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Britain’s New Battles

Among outlanders and outliers in Scotland, a view of Great Britain's distress

Inverness, Scotland

The Battle of Culloden was fought in a boggy marsh in April of 1746. It was a rout; the Scottish Jacobites led by the “Bonnie Prince Charlie” were outnumbered and massacred; at least a thousand soldiers were killed as they got pelted by English artillery and pierced by English bayonets, and more died later in the bloody aftermath. It was, much like the tussle taking place within the United Kingdom today, a question of a whole versus its parts and which whole was constituted of which parts. In the words of historian Murray Pittock, “On Culloden Moor on April 16 1746 arguably the last Scottish army sought to restore Prince Charles’ father James to a multi-kingdom monarchy more aligned to European politics than colonial struggle.”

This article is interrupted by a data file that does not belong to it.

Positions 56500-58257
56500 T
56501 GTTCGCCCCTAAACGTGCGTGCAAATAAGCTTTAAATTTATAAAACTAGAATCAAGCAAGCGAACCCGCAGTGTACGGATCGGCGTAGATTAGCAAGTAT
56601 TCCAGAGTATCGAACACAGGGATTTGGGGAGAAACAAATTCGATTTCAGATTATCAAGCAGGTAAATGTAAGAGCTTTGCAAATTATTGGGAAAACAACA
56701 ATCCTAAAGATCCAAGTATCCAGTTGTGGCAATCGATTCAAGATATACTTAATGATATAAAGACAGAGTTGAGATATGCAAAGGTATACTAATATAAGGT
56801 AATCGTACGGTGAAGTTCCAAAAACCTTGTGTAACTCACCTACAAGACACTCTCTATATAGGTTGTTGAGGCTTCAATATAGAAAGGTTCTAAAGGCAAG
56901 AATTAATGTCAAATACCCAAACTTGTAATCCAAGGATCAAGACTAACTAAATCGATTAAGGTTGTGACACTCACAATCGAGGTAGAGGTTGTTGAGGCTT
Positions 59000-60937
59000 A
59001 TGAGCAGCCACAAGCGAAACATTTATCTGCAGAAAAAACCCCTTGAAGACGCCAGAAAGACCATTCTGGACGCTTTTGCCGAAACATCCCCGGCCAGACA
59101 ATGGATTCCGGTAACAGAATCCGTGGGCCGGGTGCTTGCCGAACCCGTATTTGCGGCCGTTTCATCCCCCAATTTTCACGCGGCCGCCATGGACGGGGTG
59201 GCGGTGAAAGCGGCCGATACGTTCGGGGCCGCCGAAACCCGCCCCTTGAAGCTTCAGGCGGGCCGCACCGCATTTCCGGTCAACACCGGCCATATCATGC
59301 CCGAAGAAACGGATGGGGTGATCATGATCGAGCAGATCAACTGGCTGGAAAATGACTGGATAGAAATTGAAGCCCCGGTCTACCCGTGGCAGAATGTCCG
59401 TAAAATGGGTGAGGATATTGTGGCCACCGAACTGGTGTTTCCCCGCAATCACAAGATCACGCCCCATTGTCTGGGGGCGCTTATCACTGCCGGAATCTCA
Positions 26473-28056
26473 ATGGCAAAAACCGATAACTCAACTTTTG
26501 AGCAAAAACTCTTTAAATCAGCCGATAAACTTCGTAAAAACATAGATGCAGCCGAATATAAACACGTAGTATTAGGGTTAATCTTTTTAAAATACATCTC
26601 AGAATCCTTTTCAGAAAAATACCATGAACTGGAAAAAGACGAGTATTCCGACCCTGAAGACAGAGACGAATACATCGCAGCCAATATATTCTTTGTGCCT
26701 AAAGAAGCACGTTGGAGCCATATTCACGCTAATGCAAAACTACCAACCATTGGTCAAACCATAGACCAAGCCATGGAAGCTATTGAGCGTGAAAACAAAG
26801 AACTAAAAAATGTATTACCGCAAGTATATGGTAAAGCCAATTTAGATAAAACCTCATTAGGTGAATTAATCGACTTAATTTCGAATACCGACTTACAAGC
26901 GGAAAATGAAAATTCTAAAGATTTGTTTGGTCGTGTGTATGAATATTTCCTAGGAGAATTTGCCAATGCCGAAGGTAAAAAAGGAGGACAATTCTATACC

Culloden has been made more famous recently by the television series Outlander, whose devotees have come trooping to this otherwise remote place with great zeal, going off the designated path, into the grass, as they pose for selfies before pictures of the clan Fraser to which the hero of the story belongs. There isn’t much else to help their imaginations along; the battlefield as it is now is a bog covered in brown scrub. The sole structure (other than the mercenary “information” center and its large gift shop), a lone round house, stands on the field; it is a replica built of stones from an original building that once stood there and around which the English planned their attack.